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Thursday
Oct302014

Say Yes To Google Analytics Benchmarking*

Mutual fund and exchange-traded fund (ETF) companies work together on all kinds of issues (see the operations agendas of the Investment Company Institute or NICSA, for example).

But except for the occasional conferences and other get-togethers, asset management marketers don’t have continuous access to one another, least of all their data. Well, here’s your chance. 

What would you give to know how your Website performs against its peers?

Google Analytics has resurrected its benchmarking capability (discontinued in 2011), and since September has been rolling it out to accounts. The most excellent news is that two of the 1,600 verticals are Exchange-traded Funds and Mutual Funds.

To find, just start at Channels, Business & Industrial, then drill down to Finance, Investing and then Funds.

Other sites, notably SimilarWeb (see post), provide free competitive data. Since this service is straight from the source itself, ostensibly it should be even more reliable. A comparison of traffic sources, location and devices across six metrics that include sessions, percentage of new sessions, new sessions, pages/session, average session duration and bounce rate is being made available.

In order to access benchmarking data, you need to opt in. Participating is as simple as checking a box in the Admin settings of your account. This effectively grants permission to Google to remove identifiable information about your site, combine anonymized data with similar sites and report benchmarks.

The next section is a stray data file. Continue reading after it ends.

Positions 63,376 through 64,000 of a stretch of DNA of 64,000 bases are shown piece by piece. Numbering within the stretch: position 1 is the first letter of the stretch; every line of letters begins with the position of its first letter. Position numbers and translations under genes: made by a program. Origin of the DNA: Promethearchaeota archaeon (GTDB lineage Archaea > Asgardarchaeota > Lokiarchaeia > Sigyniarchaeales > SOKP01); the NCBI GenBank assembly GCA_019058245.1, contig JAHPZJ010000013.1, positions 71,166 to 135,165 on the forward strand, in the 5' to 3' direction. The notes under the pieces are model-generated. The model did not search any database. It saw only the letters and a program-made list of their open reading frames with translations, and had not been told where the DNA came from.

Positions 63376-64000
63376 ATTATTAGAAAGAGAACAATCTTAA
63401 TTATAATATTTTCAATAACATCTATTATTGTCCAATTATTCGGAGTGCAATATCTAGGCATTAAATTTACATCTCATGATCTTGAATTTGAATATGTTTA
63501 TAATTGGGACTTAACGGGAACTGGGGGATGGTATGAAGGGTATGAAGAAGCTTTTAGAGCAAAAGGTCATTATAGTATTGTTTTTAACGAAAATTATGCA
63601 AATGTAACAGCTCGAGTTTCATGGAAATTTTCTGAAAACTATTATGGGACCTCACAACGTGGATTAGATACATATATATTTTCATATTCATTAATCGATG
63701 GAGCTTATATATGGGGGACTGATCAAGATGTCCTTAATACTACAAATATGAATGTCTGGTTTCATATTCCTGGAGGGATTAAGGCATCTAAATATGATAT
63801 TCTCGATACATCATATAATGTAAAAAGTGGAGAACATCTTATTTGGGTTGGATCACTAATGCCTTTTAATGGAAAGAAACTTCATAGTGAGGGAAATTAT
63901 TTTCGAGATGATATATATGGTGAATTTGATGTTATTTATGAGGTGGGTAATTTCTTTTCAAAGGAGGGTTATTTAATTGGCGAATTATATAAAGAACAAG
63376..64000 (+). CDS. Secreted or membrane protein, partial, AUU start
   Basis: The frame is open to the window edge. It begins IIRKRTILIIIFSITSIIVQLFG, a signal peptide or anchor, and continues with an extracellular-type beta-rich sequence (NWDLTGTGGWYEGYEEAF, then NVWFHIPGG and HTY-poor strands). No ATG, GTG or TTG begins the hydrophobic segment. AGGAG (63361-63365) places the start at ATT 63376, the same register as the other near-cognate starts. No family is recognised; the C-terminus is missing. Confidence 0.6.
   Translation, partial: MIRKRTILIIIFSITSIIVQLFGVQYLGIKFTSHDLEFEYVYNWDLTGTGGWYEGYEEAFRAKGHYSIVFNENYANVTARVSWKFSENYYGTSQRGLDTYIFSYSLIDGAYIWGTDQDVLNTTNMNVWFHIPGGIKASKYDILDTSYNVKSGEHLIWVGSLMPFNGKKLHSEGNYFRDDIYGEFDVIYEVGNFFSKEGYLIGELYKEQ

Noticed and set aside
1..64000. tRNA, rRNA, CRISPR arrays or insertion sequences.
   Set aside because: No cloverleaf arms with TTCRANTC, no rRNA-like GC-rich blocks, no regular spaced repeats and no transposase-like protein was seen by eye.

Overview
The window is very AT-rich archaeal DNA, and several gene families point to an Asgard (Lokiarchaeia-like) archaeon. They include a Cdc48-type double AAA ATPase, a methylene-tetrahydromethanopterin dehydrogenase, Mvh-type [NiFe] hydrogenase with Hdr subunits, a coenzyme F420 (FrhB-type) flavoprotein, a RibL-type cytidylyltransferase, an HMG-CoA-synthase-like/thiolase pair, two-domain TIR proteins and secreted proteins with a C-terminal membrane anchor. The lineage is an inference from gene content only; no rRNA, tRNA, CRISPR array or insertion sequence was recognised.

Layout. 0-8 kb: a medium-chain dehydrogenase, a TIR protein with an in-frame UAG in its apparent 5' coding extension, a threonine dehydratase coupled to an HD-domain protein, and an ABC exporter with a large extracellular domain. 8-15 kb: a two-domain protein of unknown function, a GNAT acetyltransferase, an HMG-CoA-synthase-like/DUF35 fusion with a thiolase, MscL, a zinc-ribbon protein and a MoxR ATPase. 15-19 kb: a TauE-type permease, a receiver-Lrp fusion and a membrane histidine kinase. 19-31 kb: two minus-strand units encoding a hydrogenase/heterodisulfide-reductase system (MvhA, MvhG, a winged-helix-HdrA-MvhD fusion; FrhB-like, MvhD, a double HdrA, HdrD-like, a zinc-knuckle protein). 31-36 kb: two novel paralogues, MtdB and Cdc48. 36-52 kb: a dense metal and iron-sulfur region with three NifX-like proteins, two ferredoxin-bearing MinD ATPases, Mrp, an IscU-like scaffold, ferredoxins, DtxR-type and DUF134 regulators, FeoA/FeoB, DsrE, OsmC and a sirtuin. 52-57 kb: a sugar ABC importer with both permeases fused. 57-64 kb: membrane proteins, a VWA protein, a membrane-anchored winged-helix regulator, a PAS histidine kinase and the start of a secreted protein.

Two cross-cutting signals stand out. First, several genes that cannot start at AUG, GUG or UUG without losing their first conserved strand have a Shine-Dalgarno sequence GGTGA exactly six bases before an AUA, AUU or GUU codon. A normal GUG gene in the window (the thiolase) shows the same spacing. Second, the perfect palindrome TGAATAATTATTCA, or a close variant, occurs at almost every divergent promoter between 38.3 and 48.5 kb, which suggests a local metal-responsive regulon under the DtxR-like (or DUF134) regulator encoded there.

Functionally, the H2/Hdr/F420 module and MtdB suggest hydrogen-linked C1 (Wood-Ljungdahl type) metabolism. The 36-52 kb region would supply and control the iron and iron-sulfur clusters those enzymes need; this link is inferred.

If you work on a mutual fund or ETF site with 0 to 100 daily sessions, you’re in luck! The data is right there and waiting, thanks to the fact that 20 Web properties are contributing to the benchmark.

However, traffic on the vast majority of fund company sites exceeds 100 sessions. Unfortunately, there’s no peer data for you because an insufficient number of firms are contributing. 

I suppose you could benchmark your site against all Finance sites, but that might just confuse things.

(Note to the financial advisors who pop in here from time to time, you’ll be able to benchmark your Financial Planning Management sites up to 5,000 daily sessions.)

Why The *

Data in exchange for data is a common benchmarking model but in your particular case, conditions may apply. My advice: Don’t make a unilateral decision to turn benchmarking on.

Early on, I had a few go-rounds with managers of IT departments who were opposed to relying on a free service for business analytics.

Still today, despite the high number of companies that rely on Google Analytics (70% of the top 10,000 Quantcast Websites and most of the competitors you care about, according to BuiltWith), some enterprise IT people continue to have their suspicions. Web analytics is data that can provide a particular view into a business. How can we be sure that it's secure or that it will always be there for us? For that matter, what could or might Google do with it?